After being challenged by Riding Lights' performance of Baked Alaska, my husband and I came home and wrote a list of simple changes we need to make in our household to reduce our carbon footprint. Mostly, we need corporately to make small changes, to make different choices throughout our day, which will lead to changed habits. Perhaps these changes will be a little uncomfortable; perhaps they will make our lives a little more difficult; but they are small things really in light of the realities of climate change, and the devastating effects being wrought on communities in other parts of the world. The question is, do we care? Do we care enough to make these changes?
Here is our list .... Yours might be slightly different, but please think about what you can do in your small corner ...
1) Get an adequate washing line and reduce my use of the tumble dryer.
2) Fully insulate the loft, and improve the insulation of our house as much as possible.
3) Get a standby switch so all appliances can easily be switched off and not left on standby.
4) Make sure all our light bulbs are the new LED low energy bulbs (more expensive but last longer).
5) Buy more loose, local produce. Use our local market.
6) Eat less meat.
7) Use the car less. Walk or cycle when possible.
8) Set up a regular shopping delivery (to stop us having to nip to the shop in the car so often).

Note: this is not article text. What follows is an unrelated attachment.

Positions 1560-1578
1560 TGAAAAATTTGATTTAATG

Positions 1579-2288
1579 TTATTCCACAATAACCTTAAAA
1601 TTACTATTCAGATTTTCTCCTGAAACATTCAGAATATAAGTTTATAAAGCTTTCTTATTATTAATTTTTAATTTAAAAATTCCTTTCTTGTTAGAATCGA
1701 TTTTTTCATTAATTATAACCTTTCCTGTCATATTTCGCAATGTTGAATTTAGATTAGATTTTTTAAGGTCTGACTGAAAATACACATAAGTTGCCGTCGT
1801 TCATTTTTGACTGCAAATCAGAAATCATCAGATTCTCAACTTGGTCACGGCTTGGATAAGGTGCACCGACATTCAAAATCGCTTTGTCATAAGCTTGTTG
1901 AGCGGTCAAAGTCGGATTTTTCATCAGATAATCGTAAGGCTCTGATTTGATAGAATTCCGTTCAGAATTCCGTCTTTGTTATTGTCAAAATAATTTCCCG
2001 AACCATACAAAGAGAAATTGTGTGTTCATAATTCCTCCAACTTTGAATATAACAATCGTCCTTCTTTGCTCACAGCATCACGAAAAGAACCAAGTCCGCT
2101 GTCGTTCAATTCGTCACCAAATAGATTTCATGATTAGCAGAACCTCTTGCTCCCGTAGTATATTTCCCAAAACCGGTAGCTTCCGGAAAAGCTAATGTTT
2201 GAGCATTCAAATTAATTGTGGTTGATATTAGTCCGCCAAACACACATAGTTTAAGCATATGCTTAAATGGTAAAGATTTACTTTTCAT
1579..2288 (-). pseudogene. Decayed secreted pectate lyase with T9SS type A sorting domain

9) Sign up for The Rubbish Diet - and get others involved too!
10) Buy second hand wherever possible.
11) Take shorter showers; don't overfill the kettle when boiling it etc.
12) Consider investing in solar panels.
This weekend I had the chance to speak on a friend's show on a local radio station. I was talking about our Mustard Seeds Home Education group (Read post here) and reflecting on our involvement with the recent Reconciling a Wounded Planet conference and the impact it had had on me. I was billed an eco-mama, but I am more of a carbon addict looking for ways to tackle our societal addiction. Another friend posted to the show's Facebook wall what is called the waste hierarchy, or the 7Rs. I had never heard all 7, though I am familiar with the 3Rs "Reduce, Reuse, Recycle". Here are all 7, in case you haven't heard them either ....
1) Remove: eliminate waste by choosing not to buy things.
2) Replace things with lower hazard alternatives e.g. choose Ecover etc.
4) Reuse e.g. repair damaged goods, use Freecycle etc.
6) Recover - home compost.
7) Refuse - We can use our consumer power to say no, and make a difference.